In 1805, Detroit’s progress was nearly nullified in a city-wide fire. The loss of property quickly spurred a rebuilding campaign that included a plan for the city by Justice Augustus B. Woodward, a friend of Thomas Jefferson deployed to the region to serve as a judge.
Woodward’s city plan rejected much of the previous continental grid, and instead recalled the baroque-renaissance urban tradition, tipped off by monumental axes, seemingly infinite vistas, and broad use of symmetry. Its strong geometric shapes and relationships also display a neo-classical sensibility, where use of pure forms and idealism play a vital role in systemizing the urban fabric and street hierarchy.
The main concept of Woodward’s plan involved equilateral triangles of 4,000 foot sides, which formed larger hexagons in a kaleidoscoping fashion. Since quarter-section land parcels were common in the area, the triangles were carefully sized to include nearly the same amount of land:
As a result of this relationship, hexagonal units (six equilateral triangles) of urban fabric were equivalent to 1.5 square miles.
Blocks, which were bisected by narrow alleys, varied in shape, ranging from the prismatic to the square, and the trapezoidal to the irregular. Groups of eight blocks gathered around a centralized piazza comprised right triangles which, in groups of six, formed the larger equilateral triangles.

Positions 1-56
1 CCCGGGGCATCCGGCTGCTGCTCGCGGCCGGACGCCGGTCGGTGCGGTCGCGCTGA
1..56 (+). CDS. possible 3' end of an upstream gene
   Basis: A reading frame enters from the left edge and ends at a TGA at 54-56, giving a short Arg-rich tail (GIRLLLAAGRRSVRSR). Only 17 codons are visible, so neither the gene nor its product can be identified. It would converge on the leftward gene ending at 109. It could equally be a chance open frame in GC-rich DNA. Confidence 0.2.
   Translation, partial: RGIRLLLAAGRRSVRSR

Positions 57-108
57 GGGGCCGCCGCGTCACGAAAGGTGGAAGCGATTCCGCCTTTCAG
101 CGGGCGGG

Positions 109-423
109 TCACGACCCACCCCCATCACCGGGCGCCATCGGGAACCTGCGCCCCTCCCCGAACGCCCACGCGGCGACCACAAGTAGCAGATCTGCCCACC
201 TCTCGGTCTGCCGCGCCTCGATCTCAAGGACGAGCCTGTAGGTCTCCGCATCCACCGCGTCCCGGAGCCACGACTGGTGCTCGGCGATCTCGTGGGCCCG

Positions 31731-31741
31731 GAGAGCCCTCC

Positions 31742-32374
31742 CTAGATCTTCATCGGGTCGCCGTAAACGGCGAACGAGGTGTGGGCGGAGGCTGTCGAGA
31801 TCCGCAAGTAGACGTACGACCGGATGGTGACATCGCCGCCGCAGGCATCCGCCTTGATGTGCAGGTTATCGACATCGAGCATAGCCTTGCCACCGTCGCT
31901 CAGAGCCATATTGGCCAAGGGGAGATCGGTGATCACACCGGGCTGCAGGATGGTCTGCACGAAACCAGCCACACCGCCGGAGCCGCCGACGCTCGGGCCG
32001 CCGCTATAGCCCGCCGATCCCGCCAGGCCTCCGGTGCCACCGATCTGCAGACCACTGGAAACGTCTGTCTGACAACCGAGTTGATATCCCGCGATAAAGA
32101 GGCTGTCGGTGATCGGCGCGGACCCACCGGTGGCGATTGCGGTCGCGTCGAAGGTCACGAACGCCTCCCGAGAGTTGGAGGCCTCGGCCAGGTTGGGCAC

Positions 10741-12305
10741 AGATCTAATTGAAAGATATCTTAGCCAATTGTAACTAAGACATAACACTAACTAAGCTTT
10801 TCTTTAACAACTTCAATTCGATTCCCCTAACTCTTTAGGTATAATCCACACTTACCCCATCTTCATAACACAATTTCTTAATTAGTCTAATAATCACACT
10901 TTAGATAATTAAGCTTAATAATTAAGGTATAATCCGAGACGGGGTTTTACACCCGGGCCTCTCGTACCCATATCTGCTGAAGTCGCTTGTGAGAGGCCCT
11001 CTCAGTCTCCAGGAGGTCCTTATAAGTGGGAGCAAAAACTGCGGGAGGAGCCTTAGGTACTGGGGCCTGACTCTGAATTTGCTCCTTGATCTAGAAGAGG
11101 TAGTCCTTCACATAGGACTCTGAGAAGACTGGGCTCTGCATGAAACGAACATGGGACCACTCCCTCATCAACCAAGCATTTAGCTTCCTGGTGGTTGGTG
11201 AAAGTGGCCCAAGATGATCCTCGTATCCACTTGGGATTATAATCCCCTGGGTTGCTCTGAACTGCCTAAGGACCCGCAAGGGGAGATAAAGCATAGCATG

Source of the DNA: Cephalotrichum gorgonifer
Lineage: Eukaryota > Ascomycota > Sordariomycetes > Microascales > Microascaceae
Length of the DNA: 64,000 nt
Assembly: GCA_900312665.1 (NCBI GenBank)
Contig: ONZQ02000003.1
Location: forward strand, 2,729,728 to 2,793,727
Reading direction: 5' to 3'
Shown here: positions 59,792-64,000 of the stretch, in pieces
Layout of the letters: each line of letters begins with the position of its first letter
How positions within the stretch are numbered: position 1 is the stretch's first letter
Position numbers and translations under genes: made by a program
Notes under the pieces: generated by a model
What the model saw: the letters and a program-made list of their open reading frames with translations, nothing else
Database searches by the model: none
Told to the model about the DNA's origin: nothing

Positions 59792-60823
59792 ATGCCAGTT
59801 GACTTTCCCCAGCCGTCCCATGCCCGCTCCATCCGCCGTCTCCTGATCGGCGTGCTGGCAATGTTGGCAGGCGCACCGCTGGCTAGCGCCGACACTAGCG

Frequently, the city as a sacred order found representation in the interior centralized piazzas of the small triangular sub-sections, although these voids were not exclusively used for sacred architecture. In one case, this space was reserved for the city’s original French fort.
Although Woodward opted out of the continental grid system, the plan returns to the grid as the urban fabric approaches the river, perhaps as a more predictable mediator between the river’s edge and the plan’s iconic triangular system.
Street hierarchy played an important role in modulating the activity of Woodward’s plan. In Baroque expressions of America’s fresh civic realm, Grand Avenues of 200 feet in width connected nodes of great importance, such as the famous Grand Circus, or Campus Martius, while street width diminished towards the domestic scale appropriately. Tree-lined secondary streets of 120 feet and smaller streets of 60 feet were incorporated into the block system.